That which does not kill us...

"That which does not kill me, makes me stronger." - Nietzsche

Here at Asia Vu, we are doing as well as can be expected, living like displaced persons, and hopping from room to room as our house is overrun by movers and packers.  A team of them has swarmed in, wrapping and packing anything that's not nailed down (including Son#2's phone charger, which is possibly the most awful thing that can happen to a teenage boy.)  We have sent off the Air Freight, ( an impossibly small shipping container in which we were supposed to pack everything that we anticipated needing before the Sea Shipment arrives in 3 months:  nothing like trying to see into the future.)  The Sea Shipment is being trundled off as I write this, leaving the remaining 60% of our belongings, which will be packed up and borne away to a storage facility over the course of the next two days.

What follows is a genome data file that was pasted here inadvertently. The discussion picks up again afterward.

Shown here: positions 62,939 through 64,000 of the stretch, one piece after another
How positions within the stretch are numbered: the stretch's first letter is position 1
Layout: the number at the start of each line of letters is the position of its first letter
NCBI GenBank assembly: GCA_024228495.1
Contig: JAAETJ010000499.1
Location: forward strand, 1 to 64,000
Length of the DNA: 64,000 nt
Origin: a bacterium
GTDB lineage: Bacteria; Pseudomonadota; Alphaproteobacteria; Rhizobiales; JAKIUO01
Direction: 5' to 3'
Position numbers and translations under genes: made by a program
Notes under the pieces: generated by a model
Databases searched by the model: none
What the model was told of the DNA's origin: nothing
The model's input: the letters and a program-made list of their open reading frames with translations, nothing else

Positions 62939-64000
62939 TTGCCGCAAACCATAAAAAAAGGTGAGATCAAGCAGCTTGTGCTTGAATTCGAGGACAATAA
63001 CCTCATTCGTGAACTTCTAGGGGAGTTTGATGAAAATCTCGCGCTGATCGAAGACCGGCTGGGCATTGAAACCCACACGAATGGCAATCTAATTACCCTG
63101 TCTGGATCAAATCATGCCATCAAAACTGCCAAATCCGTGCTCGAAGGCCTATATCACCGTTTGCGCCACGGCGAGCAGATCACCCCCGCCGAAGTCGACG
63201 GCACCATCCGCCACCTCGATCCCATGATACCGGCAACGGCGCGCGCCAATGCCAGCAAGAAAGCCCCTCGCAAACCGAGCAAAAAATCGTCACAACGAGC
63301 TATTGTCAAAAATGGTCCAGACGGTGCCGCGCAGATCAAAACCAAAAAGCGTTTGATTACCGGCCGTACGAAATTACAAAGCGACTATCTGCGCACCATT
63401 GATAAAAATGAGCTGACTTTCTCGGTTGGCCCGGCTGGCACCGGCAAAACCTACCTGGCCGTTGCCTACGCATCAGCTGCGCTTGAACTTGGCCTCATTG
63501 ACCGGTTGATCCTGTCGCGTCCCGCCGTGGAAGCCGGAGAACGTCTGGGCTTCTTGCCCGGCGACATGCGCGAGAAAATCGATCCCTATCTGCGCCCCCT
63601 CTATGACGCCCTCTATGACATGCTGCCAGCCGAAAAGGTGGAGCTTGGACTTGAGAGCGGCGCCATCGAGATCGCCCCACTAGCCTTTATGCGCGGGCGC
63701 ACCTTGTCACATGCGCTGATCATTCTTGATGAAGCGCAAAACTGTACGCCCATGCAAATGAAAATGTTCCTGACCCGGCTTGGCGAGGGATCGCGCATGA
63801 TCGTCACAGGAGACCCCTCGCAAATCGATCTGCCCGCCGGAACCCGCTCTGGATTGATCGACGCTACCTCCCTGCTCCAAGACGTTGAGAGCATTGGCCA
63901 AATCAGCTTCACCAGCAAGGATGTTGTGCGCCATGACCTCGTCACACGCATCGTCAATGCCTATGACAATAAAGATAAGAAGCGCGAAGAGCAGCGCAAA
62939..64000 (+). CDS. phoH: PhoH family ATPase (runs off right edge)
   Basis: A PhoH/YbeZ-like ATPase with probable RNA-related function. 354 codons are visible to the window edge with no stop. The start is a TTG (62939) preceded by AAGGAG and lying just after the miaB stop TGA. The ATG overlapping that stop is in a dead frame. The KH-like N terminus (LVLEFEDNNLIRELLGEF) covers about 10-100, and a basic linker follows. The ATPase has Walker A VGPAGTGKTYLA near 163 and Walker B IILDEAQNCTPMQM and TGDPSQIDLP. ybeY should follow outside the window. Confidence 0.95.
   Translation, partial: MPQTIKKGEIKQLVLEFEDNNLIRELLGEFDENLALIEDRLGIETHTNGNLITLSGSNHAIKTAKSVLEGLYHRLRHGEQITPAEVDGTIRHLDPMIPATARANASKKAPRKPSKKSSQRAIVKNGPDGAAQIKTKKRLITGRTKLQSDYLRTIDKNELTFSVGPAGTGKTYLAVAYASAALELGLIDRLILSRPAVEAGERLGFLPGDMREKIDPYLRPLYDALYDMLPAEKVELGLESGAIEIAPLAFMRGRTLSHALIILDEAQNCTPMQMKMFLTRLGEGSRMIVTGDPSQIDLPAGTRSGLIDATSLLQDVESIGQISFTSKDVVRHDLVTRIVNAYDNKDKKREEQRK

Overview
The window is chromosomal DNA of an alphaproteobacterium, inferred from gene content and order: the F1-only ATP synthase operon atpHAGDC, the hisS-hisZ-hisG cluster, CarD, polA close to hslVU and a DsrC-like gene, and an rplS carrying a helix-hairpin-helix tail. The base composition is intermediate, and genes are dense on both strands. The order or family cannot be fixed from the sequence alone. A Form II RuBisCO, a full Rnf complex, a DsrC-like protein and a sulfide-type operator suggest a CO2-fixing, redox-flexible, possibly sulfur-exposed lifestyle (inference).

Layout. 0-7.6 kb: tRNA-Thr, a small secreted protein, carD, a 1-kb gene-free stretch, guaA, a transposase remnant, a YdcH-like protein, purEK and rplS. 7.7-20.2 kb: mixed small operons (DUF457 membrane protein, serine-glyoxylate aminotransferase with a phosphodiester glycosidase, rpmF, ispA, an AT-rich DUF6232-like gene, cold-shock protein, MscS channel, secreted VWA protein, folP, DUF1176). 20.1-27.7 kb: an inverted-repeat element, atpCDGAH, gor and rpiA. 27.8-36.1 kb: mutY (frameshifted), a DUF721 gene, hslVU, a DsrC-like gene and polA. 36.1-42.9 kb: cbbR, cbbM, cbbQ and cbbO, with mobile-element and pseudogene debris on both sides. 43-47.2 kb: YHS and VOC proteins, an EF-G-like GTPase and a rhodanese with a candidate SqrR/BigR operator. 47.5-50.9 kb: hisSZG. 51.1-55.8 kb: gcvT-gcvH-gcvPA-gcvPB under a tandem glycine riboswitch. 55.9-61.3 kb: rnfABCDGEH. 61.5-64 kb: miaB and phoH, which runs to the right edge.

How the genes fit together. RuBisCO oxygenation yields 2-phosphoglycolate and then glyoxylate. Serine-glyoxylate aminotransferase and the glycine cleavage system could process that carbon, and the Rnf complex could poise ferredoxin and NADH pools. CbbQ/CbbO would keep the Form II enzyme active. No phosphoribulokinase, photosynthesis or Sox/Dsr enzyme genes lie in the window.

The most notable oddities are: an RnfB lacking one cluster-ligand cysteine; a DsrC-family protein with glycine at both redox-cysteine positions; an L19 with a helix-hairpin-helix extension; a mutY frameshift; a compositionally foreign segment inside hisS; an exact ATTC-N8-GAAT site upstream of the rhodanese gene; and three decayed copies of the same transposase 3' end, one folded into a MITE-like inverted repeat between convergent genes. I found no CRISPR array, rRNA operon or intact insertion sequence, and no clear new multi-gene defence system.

Naturally, as with all moves - whether across town or across the world - any number of crisis situations have arisen here at the last moment, providing that extra element of panic that heightens the senses and allows one to fully engage in the moment.  The high points of this particular move have included:
  • Inventorying every single @#$%^& thing in our house and its estimated value on a series of spreadsheets, subdivided into 'air freight,' 'sea shipment,' and 'storage' categories. If you are thinking that this is an impossible and overwhelming activity that would test the mettle of even the most patient and saintly individuals, you are correct. Surprisingly,  Mr. Logical and I are still married, although of course we did have  moments of wanting to slit each other's throats an occasional difference of opinion.